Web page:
“Good Morning America” host Michael Strahan interviewed actor-comedian Kevin Hart about the controversy regarding his not hosting this year’s Academy Awards Show. That was the gig Kevin had dreamed of since he was a kid.
Soon after the Academy of Motion Picture Arts and Sciences announced that Kevin Hart would host this year’s award show, old videos of his standup routine and tweets from 2008 emerged on social media. Kevin’s old material and tweets were homophobic. No doubt. Granted Kevin was the victim of media trolls. Yet, Kevin dismissed the posts.
Kevin posted on social media saying that had already apologized for what he said in the past. He was not going to further apologize. Consequently, Kevin experienced the horrific social media backlash. The Academy withdrew their invitation for Kevin to Host the 91st annual awards show.
Kevin’s perceived apparent callousness or insensitivity might severely affect his movie star career and his box office appeal. This may cost him millions of dollars. The cost to his brand could be even more detrimental.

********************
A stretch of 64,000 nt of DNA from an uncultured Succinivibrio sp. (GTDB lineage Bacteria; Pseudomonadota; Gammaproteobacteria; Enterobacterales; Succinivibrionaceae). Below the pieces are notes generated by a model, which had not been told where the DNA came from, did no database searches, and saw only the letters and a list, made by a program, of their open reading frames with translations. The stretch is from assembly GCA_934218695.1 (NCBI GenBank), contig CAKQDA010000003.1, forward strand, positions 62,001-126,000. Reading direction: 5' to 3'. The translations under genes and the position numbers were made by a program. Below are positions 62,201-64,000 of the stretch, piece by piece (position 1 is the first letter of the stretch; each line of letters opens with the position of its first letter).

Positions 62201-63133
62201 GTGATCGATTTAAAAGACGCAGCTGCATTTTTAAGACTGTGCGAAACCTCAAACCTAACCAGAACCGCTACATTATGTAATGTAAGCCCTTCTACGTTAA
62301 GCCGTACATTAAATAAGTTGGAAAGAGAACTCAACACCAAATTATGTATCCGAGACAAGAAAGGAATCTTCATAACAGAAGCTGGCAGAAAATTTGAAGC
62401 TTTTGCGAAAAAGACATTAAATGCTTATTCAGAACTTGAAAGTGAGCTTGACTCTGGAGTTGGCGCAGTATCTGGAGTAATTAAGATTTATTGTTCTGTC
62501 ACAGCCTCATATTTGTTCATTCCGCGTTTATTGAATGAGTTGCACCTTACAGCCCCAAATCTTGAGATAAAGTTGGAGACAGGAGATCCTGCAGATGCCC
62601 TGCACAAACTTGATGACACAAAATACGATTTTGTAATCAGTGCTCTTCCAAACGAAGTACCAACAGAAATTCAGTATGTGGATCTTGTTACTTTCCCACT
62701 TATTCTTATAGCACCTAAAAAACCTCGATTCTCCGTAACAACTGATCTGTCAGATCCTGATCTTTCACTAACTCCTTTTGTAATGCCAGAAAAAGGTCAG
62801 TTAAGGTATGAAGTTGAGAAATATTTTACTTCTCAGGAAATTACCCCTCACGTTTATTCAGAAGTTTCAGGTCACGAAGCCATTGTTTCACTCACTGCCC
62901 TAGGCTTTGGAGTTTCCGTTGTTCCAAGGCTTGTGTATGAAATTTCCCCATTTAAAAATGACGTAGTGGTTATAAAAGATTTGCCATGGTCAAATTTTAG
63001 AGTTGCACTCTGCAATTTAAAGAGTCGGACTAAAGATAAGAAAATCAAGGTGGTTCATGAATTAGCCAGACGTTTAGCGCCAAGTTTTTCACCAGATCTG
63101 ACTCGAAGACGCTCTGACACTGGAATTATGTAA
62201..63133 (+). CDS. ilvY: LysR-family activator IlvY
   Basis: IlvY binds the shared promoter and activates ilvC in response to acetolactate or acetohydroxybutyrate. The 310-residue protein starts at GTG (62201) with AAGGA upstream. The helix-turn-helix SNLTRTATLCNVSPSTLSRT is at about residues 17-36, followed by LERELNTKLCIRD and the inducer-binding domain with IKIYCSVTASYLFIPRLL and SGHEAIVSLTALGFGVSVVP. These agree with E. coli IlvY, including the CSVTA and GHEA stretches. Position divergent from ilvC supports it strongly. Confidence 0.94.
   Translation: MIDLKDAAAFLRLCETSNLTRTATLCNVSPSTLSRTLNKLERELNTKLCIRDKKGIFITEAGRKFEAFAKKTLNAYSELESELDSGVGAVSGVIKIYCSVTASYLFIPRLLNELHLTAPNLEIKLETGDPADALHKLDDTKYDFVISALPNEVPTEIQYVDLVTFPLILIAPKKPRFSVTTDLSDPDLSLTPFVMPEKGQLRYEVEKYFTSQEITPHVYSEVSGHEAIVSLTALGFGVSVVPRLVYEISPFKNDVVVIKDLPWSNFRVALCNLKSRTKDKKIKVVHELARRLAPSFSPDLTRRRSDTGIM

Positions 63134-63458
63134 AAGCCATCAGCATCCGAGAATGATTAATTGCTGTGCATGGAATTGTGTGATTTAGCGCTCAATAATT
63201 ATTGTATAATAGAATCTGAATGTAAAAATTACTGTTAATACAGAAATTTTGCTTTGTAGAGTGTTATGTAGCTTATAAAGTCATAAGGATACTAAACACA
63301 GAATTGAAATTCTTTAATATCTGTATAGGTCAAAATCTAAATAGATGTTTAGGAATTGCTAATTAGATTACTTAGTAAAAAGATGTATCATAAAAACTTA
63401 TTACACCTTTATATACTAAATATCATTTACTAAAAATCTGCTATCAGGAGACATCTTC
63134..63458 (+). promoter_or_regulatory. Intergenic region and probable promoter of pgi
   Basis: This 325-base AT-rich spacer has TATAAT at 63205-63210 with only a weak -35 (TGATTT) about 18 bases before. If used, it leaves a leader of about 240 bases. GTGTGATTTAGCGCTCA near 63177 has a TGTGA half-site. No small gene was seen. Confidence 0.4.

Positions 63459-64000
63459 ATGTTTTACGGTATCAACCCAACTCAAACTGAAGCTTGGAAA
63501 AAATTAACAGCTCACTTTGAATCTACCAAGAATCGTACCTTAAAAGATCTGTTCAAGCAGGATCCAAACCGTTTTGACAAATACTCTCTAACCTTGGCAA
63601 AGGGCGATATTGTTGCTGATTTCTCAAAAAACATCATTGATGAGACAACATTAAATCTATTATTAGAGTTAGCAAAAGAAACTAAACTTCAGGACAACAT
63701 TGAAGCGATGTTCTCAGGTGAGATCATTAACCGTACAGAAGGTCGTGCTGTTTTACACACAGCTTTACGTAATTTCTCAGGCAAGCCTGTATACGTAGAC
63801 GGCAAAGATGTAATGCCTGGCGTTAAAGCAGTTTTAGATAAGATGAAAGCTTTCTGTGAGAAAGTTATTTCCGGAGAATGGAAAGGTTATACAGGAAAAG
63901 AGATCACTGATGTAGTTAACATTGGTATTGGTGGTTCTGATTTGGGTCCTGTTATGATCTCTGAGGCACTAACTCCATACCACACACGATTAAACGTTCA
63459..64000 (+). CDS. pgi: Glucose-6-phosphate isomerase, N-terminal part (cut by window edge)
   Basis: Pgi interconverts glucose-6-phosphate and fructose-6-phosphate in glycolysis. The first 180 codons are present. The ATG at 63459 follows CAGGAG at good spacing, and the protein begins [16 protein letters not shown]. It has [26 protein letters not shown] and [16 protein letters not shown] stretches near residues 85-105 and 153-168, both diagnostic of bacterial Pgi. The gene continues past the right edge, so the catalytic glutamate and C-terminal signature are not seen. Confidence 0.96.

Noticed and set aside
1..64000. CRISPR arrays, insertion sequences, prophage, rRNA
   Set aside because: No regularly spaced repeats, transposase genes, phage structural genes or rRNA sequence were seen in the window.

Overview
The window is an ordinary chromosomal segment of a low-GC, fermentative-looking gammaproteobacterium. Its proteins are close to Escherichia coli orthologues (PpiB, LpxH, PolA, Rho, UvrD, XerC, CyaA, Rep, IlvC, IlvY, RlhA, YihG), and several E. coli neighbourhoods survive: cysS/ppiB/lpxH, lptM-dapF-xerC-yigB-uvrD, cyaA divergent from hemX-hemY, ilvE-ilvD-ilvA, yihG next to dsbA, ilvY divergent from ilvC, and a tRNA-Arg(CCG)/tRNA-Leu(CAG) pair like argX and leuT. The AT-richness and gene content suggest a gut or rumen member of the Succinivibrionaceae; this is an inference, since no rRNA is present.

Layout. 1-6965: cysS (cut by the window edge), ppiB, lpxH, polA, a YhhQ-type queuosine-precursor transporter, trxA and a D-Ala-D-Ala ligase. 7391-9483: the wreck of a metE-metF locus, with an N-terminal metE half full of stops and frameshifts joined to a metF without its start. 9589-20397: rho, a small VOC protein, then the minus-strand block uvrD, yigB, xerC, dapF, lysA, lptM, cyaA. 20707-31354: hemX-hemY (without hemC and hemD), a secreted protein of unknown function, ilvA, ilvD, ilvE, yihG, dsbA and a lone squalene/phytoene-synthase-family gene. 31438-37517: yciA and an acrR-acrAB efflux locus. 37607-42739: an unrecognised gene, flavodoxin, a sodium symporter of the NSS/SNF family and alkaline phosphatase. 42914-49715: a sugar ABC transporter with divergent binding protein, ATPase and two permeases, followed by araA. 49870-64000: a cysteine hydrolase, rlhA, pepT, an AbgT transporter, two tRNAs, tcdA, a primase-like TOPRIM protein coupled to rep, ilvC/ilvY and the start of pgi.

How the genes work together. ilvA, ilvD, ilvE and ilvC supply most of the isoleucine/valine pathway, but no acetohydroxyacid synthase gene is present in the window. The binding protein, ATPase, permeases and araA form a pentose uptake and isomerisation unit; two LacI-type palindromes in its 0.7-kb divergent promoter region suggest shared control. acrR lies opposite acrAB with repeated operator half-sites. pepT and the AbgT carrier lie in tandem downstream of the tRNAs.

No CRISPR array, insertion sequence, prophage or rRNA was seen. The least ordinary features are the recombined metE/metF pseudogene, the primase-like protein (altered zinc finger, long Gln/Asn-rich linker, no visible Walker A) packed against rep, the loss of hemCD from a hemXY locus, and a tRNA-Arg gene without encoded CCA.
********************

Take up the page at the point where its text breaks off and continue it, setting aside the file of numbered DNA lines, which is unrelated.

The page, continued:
Kevin told Michael on “Good Morning America”, “I’m over it.” No, he won’t host the Academy Awards. He’s moving on. But where? He told Michael, “I have a good energy.” He said, “I’m a good person.” He said that he’s done with trying to change what others think. I believe Kevin is missing the point.
Michael graciously imparted to Kevin that people might want to hear is that he is sincerely sorry for what he said in the past, and that he’s grown and learned from his mistakes. People might want to know that Kevin is now the greater man for this experience. However, Kevin ignored Michael invitation for asking for forgiveness.
Instead, Kevin pretty much dug is own grave in his obstinance. Michael gets the listening of Kevin’s audience. Obviously, Kevin did not. He will have to live with the consequences. Perhaps, he will listen someday and clean up his mess. We can only hope.